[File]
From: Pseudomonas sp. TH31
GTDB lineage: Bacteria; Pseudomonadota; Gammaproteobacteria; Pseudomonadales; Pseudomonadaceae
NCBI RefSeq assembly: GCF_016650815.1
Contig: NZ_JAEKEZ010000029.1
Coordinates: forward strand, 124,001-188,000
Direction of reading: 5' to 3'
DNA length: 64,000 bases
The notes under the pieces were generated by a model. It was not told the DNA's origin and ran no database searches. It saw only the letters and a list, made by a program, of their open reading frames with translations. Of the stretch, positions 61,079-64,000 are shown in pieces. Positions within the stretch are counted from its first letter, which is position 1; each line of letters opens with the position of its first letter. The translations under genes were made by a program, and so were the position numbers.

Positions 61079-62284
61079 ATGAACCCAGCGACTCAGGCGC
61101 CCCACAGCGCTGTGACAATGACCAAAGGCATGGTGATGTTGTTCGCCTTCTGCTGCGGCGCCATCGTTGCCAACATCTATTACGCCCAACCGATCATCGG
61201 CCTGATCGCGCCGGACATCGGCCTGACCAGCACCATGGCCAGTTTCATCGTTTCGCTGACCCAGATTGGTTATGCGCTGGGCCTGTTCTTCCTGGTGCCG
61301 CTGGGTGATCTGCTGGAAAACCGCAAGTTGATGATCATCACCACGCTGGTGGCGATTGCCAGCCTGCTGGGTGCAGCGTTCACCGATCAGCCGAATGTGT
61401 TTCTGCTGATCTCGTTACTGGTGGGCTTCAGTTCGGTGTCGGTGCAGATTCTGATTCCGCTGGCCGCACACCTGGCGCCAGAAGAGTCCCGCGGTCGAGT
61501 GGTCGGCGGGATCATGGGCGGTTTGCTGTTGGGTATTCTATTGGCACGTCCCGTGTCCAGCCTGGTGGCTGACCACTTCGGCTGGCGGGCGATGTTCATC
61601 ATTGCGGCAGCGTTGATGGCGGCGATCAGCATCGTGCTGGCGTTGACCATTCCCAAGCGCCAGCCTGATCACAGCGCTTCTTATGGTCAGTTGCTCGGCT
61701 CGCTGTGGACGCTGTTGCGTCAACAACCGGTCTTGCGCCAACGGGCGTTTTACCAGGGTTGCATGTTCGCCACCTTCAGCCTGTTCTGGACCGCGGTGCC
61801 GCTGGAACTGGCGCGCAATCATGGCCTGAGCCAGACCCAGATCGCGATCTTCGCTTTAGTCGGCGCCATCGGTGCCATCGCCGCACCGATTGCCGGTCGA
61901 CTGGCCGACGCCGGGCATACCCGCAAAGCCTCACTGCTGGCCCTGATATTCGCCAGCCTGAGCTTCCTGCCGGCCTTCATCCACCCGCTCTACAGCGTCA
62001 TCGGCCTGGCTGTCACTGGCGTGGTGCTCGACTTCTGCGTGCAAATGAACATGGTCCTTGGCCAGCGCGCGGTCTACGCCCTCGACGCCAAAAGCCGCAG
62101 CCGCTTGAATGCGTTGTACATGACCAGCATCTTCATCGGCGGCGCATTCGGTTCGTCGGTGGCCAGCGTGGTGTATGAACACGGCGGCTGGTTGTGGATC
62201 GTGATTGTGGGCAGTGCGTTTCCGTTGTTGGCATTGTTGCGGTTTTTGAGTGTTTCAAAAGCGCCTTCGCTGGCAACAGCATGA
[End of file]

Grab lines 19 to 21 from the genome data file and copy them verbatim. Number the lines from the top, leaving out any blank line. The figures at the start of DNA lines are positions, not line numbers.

61901 CTGGCCGACGCCGGGCATACCCGCAAAGCCTCACTGCTGGCCCTGATATTCGCCAGCCTGAGCTTCCTGCCGGCCTTCATCCACCCGCTCTACAGCGTCA
62001 TCGGCCTGGCTGTCACTGGCGTGGTGCTCGACTTCTGCGTGCAAATGAACATGGTCCTTGGCCAGCGCGCGGTCTACGCCCTCGACGCCAAAAGCCGCAG
62101 CCGCTTGAATGCGTTGTACATGACCAGCATCTTCATCGGCGGCGCATTCGGTTCGTCGGTGGCCAGCGTGGTGTATGAACACGGCGGCTGGTTGTGGATC